Wednesday, February 19, 2014

Carole Bayer Sager - one

I remember watching 'Top of the Pops' in spring 1977 when a wispy female singer appeared, singing all the reasons why she was throwing her boyfriend out of their shared accommodation. I don't remember now whether I was impressed, but I do recall that a friend (Dave F., if we're keeping score) bought the single and I borrowed it from him. The 'a' side still didn't overwhelm me but the 'b' side was interesting, showing a certain vulnerability which was how I felt in those days.

This was my introduction to lyricist turned singer Carole Bayer Sager. The 'a' side of that single was her sole British hit, "You're moving out today", and the 'b' side was called "Aces"; both were tracks from her eponymous debut album. Some time after, I bought this album. My opinions were mixed: there were songs which I very much liked (especially the opener, "Come in from the rain"), there were others which were quite good but a few were very showbiz in style and I didn't appreciate them.

Of course, these were pre-Internet days and the only sources of information available were articles in the music press. If I recall correctly, I had stopped reading "Melody Maker" and was turning my allegiance to "Zigzag"; CBS was hardly the sort of act to be covered in Zigzag before the 'punk takeover' of August 1977; she certainly wouldn't have been covered after this date. So I probably wasn't too aware of the fact that CBS was a lyricist for hire, having written many hits (although maybe the fact that she collaborated with several songwriters might have hinted at this).

When I went to San Francisco in August 1978, I bought a copy of her second album (imaginatively entitled "Too") the first day that I was there. I find it hard to believe now, but I schlepped that record all around America and probably never even heard it once. When I did hear it, I was much less impressed by it than by its predecessor: the vulnerability and 'claustrophobia' which I had heard in some songs had totally disappeared to be replaced by showbiz schmaltz. Some of the songs had reasonably good arrangements, but otherwise this was a disappointment.

A few years later, when I was already living in Israel, a third album appeared, "Sometimes late at night". This was written mainly with husband-to-be (or maybe already-husband) Burt Bacharach, and featured a lush sound in which the songs were linked, forming a suite. I remember some interesting arrangements and tunes, but I also remember feeling that CBS was a professional songwriter and that the words (to which I had attached myself like a limpet at one stage) were not coming from the heart: it was all a show.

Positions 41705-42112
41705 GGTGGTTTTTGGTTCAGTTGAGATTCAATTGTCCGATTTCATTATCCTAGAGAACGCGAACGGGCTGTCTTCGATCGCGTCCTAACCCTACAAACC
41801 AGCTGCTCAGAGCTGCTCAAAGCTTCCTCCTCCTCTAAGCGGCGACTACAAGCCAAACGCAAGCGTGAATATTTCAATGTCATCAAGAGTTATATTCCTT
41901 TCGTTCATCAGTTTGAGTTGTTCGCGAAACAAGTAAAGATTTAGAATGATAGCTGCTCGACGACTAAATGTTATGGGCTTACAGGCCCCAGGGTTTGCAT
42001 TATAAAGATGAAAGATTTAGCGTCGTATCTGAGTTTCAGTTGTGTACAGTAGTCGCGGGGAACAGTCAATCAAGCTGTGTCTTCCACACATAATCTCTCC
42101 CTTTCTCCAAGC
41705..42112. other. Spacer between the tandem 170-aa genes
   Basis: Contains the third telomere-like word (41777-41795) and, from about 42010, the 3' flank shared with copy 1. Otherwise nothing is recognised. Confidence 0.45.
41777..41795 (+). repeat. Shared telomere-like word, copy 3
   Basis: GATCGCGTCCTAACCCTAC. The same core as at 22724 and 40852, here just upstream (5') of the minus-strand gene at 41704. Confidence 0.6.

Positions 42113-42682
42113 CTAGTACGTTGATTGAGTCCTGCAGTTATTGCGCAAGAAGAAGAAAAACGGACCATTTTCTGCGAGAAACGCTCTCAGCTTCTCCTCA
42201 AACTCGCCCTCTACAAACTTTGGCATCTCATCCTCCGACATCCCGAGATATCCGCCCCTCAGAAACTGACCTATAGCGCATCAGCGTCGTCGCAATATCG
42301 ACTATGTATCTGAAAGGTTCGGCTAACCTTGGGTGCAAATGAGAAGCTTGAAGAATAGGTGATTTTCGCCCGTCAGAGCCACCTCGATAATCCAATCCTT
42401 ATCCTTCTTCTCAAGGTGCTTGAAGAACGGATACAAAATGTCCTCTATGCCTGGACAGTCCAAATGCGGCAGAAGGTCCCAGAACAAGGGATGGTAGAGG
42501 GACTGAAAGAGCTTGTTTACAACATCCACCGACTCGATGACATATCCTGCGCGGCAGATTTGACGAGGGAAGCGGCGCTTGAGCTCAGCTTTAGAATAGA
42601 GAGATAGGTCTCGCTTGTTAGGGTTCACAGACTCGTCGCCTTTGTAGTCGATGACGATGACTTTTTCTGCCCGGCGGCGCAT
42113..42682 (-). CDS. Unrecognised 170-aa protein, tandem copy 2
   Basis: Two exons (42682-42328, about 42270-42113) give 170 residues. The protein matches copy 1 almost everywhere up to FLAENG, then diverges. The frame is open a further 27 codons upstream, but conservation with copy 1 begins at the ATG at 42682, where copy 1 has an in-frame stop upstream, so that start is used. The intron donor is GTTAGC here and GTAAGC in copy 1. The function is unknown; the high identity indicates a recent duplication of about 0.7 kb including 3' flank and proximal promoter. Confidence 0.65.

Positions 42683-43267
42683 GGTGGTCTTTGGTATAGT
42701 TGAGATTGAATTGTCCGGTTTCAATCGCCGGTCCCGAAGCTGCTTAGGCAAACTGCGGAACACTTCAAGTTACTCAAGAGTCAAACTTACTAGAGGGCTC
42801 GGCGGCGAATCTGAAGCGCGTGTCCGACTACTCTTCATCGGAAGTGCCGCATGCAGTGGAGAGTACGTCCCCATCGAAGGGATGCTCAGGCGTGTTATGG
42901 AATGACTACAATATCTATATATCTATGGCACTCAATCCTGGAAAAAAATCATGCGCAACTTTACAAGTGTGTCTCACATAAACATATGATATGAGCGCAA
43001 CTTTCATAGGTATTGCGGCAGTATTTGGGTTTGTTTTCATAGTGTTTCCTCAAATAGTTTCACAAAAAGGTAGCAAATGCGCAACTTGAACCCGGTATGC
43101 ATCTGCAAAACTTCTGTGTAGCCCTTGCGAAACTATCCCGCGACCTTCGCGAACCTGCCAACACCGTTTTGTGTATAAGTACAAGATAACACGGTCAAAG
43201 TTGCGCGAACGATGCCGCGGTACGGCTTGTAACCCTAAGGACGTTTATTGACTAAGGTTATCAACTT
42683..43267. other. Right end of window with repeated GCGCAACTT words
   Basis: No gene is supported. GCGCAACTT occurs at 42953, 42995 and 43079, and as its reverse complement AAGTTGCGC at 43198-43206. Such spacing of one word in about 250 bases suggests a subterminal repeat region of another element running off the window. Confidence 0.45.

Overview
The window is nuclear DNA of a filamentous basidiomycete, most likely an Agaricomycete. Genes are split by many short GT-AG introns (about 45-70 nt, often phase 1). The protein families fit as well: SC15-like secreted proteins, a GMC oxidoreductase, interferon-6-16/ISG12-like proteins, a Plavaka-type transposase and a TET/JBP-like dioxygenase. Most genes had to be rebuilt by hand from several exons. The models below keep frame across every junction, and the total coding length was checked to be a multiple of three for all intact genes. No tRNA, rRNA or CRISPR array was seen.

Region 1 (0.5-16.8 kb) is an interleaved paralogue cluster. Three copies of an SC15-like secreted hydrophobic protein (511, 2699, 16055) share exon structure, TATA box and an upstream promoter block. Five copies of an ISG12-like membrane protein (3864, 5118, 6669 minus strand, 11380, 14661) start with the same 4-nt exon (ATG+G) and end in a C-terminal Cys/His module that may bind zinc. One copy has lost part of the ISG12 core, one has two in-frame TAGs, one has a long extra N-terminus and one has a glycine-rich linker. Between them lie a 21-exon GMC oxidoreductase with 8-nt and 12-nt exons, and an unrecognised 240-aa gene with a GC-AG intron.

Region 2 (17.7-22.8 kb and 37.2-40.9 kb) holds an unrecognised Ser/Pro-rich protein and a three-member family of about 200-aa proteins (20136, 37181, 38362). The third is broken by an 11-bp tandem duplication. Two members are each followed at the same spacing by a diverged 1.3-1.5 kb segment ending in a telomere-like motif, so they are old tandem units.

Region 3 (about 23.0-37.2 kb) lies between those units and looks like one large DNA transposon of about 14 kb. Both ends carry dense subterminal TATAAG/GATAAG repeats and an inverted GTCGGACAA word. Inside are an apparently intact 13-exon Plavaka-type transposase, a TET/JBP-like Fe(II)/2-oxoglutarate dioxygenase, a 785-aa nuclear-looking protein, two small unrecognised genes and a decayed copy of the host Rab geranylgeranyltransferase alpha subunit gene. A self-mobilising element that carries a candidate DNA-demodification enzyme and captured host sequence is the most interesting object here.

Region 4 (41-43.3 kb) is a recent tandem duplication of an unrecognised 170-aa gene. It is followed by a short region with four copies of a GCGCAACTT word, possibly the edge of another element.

It should be said that CBS was not a professional singer. She wasn't even a good singer; she had a broken voice which could carry a tune, but didn't excite anyone. This kind of voice is suitable for confessional songs but not for big-band arrangements (as were to be found on albums two and three) and certainly not suitable when there were backing vocalists.

With the advent of the cd era, I stopped playing the records. I managed to find a copy of the first album on cd, but the other two simply disappeared.

I want to end here with the opening verses of "Come in from the rain"; I used to imagine that this broken voice was singing to me in the dark and cold days of 1977/8.

Well, hello there
Good old friend of mine
You've been reaching for yourself
For such a long time
There's so much to say
No need to explain
Just an open door for you
To come in from the rain
It's a long road
When you're all alone
And someone like you
Will always take the long way home
There's no right or wrong
I'm not here to blame
I just want to be the one
Who keeps you from the rain

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